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Recent Study Supports Statins to Prevent Heart Disease

CardioSmart News

Statins should be used more widely in patients at risk for heart disease, based on results of HOPE-3 trial presented at the American College of Cardiology’s 65th Annual Scientific Sessions and published in the New England Journal of Medicine.

Conducted at 228 centers in 21 countries, the HOPE-3 trial assessed the use of cholesterol and blood pressure-lowering drugs in patients at risk for heart disease. To be eligible for the trial, participants had to be free of heart disease but have at least one risk cardiovascular risk factor like smoking or high blood sugar.

During the study, participants were randomized to receive either a cholesterol-lowering drug (rosuvastatin) or placebo plus blood pressure-lowering drugs (candesartan and hydrochlorothiazide) or placebo. Participants were at least 55 years old at the start of the study and followed for an average of 5.6 years.

As expected, researchers found that medications helped significantly lower cholesterol and blood pressure over the study period. For example, patients taking cholesterol-lowering drugs had 26.5% lower LDL or “bad” cholesterol than those taking the placebo. Patients taking blood pressure medications had significantly lower blood pressure than those who took the placebo pill. However, not all of these changes meant lower risk for heart events.

Overall, researchers found that cholesterol-lowering drugs were most effective in decreasing risk for heart events. Patients taking the cholesterol-lowering drug had 25% lower risk of heart events than those taking the placebo. Patients taking a combination of cholesterol-lowering drugs with blood pressure-lowering drugs also had significantly lower risk for serious heart events compared to placebo. However, blood pressure-lowering drugs did not appear to reduce future heart risks compared to the inactive placebo.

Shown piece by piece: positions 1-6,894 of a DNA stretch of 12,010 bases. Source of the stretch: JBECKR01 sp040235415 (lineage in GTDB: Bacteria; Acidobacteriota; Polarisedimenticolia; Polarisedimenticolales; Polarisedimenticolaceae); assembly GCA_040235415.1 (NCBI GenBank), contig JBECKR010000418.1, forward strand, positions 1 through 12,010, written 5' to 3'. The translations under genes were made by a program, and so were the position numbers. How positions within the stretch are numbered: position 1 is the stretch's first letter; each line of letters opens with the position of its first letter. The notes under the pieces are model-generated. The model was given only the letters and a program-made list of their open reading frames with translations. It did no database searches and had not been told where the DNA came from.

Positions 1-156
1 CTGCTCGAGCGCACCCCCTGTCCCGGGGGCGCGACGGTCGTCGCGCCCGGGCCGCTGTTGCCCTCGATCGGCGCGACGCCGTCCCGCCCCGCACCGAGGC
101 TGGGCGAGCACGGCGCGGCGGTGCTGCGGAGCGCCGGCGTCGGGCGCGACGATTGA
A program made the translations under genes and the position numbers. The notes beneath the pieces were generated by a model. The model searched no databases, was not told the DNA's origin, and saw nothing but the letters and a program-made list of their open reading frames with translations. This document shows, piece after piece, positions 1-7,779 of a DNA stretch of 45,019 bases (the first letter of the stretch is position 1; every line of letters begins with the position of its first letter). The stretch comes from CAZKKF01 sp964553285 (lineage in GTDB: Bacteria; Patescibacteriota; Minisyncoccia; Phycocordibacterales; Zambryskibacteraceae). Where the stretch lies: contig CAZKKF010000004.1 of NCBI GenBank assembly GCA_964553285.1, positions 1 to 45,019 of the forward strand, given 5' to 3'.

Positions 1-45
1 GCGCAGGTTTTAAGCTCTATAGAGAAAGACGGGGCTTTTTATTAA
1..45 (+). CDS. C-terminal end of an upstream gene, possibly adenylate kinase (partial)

So what do findings mean? According to authors, findings support current recommendations for widespread statin use in adults at risk for heart disease. Current guidelines recommend adults between 40–75 years old with at least 7.5% risk for developing heart disease in the next ten years take statins to reduce cardiovascular risk. While recommendations faced plenty of criticism, findings provide clear evidence to support these guidelines.

However, many argue that additional research is needed when it comes to blood pressure-lowering drugs. It’s possible that with different medications, findings about their usefulness in reducing future heart risks may have been different. It’s also possible that patients need to be followed for longer periods of time to see meaningful benefits.

High blood pressure is a major risk factor for heart disease and heart attack, and blood pressure medication can be useful in reducing risk. With future studies, experts hope to better understand the impact of both statins and blood pressure-lowering drugs on the prevention of heart disease.

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